treatment. If the OSA is not treated, the interaction with the work-related factors will
make the situation worsen. On the other hand, by addressing the work-related factors
alone, will not resolve the issues of fatigue among drivers with OSA. As it is a
medication condition, it can only be managed through clinical interventions. Scientific
evidences have shown that treatment decreases the risk of accidents in treated drivers
(Engleman et al (1996 ); Cassel et al., (1996); Krieger et al., (1997 ); George et al.,
(2001); Orth et al. (2005). Hence, there is a clear need to screen and treat drivers with
OSA regardless of their work environment and safety system putting in place by the
operators.
Figure 1: Factors contributing to poor alertness and fatigue risk among commercial drivers




       4. Medical standards on OSA and Practices in Other Countries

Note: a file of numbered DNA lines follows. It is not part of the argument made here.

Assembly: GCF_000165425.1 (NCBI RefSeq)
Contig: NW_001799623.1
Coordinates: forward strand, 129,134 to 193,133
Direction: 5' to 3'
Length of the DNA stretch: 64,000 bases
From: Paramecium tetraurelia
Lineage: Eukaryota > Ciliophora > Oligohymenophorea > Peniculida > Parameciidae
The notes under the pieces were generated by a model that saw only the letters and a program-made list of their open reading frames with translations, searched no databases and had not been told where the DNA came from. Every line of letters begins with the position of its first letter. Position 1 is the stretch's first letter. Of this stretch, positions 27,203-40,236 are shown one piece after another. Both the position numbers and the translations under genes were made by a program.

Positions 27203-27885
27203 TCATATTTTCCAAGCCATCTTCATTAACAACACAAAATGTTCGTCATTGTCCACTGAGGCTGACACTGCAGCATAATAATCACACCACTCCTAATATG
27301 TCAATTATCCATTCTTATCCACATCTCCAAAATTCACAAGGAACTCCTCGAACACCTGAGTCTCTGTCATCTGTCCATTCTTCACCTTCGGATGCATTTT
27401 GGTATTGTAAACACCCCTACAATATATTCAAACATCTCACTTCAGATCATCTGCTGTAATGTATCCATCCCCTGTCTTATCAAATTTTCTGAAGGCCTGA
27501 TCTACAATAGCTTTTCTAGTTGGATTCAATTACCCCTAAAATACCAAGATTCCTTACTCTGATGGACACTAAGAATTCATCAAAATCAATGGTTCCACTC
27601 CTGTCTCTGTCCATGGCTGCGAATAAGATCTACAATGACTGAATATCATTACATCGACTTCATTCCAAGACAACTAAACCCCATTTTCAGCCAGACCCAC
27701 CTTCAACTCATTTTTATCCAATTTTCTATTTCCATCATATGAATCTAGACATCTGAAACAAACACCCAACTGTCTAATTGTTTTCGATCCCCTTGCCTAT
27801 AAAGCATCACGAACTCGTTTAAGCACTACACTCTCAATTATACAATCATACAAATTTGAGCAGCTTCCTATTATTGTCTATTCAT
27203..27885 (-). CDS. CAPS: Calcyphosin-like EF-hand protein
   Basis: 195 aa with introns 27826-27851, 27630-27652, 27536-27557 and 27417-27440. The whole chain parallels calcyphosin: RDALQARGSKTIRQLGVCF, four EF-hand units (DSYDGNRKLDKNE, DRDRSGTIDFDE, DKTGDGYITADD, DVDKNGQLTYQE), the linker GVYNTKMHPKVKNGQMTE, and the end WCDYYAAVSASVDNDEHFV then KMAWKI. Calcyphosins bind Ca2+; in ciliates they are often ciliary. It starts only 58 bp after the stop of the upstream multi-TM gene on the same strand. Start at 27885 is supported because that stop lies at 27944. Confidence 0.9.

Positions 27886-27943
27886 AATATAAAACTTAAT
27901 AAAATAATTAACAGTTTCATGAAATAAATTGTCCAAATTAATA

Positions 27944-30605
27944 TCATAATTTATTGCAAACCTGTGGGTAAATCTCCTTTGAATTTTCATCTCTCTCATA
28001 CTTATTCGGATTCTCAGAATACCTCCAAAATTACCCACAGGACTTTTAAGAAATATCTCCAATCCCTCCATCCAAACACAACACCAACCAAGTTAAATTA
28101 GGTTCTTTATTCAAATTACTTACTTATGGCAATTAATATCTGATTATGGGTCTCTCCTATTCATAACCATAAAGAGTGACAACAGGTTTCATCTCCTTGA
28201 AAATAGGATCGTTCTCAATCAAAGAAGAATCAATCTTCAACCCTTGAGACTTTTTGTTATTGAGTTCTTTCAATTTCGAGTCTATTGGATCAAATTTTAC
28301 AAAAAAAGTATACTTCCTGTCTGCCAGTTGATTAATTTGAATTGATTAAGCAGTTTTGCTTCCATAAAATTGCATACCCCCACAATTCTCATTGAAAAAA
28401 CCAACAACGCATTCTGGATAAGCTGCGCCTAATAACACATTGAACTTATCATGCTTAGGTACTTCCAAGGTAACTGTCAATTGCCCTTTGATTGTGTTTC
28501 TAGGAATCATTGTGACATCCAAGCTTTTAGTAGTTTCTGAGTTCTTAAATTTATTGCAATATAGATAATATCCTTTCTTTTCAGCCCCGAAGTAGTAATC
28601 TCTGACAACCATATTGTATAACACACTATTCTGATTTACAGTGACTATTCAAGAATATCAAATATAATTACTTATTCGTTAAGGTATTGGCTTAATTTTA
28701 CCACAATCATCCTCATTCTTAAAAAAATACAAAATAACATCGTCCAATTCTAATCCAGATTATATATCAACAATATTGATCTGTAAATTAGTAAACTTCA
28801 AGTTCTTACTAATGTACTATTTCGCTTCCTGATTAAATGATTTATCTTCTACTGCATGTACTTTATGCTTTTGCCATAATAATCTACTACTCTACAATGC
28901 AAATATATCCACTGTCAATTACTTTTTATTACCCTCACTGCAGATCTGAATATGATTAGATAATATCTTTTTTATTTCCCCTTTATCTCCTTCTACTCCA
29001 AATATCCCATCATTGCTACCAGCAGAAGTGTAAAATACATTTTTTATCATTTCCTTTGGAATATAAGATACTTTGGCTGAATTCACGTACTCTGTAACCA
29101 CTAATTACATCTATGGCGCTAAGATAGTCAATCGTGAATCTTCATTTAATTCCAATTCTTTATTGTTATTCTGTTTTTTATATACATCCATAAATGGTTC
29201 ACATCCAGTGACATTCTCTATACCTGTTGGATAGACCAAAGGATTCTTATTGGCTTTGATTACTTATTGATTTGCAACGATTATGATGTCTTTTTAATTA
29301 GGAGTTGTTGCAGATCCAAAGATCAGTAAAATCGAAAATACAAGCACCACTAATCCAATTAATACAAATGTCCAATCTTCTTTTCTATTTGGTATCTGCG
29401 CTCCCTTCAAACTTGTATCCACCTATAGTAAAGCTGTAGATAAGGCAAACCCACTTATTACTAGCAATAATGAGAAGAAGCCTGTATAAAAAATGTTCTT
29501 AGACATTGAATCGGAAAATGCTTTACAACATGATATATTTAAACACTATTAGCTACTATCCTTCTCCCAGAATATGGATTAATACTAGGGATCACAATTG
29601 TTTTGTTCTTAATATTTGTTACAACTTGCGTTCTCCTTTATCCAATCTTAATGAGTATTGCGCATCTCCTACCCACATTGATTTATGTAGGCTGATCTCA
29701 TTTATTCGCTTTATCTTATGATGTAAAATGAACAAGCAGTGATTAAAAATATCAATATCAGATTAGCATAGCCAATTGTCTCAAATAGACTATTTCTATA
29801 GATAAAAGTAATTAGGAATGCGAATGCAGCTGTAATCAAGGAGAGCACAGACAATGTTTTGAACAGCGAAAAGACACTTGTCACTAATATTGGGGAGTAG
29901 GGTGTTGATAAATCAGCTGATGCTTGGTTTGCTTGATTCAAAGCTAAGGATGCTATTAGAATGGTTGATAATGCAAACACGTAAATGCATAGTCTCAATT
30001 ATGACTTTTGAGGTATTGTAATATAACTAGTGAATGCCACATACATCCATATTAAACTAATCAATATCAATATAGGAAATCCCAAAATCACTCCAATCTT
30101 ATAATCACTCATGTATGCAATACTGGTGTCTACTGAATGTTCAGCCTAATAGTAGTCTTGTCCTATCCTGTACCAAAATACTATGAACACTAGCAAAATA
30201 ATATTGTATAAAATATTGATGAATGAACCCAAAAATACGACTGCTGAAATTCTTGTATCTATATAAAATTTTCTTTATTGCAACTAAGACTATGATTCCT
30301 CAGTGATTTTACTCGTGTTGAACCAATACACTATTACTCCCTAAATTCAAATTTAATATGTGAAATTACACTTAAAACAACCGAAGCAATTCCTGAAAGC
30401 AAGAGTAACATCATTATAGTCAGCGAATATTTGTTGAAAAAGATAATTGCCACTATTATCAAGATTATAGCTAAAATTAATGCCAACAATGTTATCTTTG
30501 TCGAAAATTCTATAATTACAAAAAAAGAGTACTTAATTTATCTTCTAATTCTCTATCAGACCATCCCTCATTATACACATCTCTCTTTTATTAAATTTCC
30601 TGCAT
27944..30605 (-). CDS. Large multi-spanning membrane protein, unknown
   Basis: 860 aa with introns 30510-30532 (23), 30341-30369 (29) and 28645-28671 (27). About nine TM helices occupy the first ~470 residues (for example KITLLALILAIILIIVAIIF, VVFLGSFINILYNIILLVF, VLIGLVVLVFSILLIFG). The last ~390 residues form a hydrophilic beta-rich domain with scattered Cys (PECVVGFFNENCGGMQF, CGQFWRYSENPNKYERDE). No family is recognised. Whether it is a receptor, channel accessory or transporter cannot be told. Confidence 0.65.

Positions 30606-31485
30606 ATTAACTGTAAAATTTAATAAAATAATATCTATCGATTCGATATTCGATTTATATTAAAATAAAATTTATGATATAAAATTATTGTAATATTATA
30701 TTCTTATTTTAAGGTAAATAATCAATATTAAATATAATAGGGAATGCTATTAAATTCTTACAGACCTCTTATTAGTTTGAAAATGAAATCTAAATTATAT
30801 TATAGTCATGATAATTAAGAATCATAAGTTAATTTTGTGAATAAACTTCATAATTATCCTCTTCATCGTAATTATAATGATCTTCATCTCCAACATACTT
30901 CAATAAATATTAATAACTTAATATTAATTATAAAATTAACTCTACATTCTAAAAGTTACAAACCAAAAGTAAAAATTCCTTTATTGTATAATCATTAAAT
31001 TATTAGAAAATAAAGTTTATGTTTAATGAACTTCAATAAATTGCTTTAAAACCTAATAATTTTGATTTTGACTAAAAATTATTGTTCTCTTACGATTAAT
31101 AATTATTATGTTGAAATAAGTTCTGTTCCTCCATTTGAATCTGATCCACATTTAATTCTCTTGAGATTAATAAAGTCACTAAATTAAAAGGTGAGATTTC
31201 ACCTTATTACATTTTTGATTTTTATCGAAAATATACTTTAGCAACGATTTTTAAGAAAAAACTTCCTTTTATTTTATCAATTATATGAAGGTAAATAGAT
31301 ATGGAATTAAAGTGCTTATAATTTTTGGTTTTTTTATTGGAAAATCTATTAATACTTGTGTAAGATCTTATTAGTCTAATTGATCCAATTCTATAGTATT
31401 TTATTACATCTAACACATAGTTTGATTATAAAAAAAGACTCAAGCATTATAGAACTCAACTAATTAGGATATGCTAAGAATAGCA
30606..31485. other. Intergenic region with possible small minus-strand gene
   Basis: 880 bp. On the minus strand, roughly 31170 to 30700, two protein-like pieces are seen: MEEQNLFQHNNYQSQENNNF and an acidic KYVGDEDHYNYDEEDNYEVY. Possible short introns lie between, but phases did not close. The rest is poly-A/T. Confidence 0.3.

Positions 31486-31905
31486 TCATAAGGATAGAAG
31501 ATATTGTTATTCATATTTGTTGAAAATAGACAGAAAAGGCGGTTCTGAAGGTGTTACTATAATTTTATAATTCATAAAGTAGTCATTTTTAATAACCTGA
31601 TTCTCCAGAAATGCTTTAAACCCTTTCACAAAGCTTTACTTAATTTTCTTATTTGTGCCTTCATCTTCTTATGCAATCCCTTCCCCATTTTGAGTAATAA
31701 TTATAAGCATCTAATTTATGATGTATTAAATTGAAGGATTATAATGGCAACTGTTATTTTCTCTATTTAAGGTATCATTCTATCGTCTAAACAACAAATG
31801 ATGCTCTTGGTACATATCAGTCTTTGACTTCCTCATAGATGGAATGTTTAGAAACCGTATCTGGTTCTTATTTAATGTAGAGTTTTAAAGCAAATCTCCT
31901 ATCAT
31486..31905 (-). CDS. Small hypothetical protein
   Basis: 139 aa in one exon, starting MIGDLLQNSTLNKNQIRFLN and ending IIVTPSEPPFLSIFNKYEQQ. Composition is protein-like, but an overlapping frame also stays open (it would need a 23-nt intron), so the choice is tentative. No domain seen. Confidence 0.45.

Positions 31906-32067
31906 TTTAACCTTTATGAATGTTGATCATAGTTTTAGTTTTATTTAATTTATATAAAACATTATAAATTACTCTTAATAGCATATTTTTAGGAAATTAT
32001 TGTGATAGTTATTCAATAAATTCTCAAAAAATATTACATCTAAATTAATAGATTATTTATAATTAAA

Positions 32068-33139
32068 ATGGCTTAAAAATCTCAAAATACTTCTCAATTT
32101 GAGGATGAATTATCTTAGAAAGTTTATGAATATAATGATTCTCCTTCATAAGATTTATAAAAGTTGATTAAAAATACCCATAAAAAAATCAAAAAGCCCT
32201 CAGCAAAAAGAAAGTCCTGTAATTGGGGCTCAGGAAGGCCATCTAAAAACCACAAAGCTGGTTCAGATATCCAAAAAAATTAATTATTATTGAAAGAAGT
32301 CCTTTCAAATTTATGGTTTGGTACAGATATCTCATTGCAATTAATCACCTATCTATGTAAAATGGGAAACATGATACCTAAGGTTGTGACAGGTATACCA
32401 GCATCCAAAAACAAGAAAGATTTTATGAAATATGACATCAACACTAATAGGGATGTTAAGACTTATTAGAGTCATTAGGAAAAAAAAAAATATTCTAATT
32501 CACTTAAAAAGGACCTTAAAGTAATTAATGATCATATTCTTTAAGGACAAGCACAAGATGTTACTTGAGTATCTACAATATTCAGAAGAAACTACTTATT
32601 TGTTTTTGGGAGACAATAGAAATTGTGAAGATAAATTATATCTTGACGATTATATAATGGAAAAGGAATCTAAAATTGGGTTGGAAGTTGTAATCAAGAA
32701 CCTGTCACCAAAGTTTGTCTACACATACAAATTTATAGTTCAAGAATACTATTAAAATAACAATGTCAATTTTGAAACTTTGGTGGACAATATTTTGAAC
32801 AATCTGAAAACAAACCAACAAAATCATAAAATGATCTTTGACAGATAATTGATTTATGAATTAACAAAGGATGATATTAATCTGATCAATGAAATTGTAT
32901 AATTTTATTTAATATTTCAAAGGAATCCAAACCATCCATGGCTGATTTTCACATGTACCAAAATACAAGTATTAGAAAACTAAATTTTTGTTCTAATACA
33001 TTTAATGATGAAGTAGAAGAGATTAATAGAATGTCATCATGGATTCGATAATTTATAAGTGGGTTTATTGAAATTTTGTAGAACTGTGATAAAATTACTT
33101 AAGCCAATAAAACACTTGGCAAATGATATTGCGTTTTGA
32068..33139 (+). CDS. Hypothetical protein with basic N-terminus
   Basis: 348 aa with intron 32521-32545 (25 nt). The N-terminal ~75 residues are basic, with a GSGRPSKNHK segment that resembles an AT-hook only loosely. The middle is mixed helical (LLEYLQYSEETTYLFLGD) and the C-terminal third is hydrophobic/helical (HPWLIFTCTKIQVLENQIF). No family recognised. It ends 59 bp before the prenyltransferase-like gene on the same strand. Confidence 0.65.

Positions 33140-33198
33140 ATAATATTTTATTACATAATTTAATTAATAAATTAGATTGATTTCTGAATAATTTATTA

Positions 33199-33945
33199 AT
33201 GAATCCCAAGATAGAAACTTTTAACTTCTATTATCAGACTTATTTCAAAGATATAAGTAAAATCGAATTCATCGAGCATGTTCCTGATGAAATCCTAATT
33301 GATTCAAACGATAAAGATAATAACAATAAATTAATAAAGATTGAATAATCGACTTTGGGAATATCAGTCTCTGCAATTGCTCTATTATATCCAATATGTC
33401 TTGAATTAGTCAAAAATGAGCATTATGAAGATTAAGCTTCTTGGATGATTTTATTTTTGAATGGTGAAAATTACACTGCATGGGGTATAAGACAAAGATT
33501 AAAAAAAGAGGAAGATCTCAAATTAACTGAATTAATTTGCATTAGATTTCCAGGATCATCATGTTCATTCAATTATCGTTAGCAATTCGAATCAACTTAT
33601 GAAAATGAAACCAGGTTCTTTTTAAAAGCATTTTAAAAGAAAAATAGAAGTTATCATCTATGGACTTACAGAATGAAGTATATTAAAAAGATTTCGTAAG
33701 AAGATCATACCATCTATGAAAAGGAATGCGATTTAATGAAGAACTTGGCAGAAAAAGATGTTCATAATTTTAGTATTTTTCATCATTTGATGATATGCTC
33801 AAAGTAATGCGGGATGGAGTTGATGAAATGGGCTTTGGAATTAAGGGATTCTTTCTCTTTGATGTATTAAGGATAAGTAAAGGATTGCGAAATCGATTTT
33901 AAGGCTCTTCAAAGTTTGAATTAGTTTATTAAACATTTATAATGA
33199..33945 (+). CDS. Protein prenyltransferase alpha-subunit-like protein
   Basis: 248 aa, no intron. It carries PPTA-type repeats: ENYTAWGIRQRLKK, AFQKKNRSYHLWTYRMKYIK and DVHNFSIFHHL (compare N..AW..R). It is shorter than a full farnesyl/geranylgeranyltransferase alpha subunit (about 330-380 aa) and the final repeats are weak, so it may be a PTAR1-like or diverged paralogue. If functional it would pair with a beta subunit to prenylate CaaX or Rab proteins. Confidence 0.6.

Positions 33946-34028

According to “Expert Panel Recommendations: OSA and Commercial Motor Vehicle
       Driver Safety”, those with moderate and severe form of OSA pose the highest risk for
       road safety and need to be clinically certified before can be allowed for driving.
       Whereas, for those with mild form but has symptoms of sleepiness should also be
       investigated and certified by a medical doctor before can be allowed for renewal a
       license or given a new license.
In our country, based on the Medical Standard Published by Ministry Of Health
(MOH, 2011); a driver who is diagnosed with OSA and require treatment is advised
to have annual review by a sleep specialist to ensure adequate treatment is maintained.


A driver is not qualified for licensing;
   If a person has established Sleep Apnoea Syndrome with moderate to severe
    sleepiness until treatment is effective
   If there is a history suggestive of Sleep Apnoea in association with severe
    sleepiness, until investigated and treated
   Sleep Apnoea is diagnosed on a diagnostic sleep study test.
License may be granted, taking into account the opinion of a specialist in sleep
disorders and the nature of driving task and subject to annual review:
   For those with established Sleep Apnoea Syndrome who are on satisfactory
    treatment


In view of its important to public transportation safety, many of the developed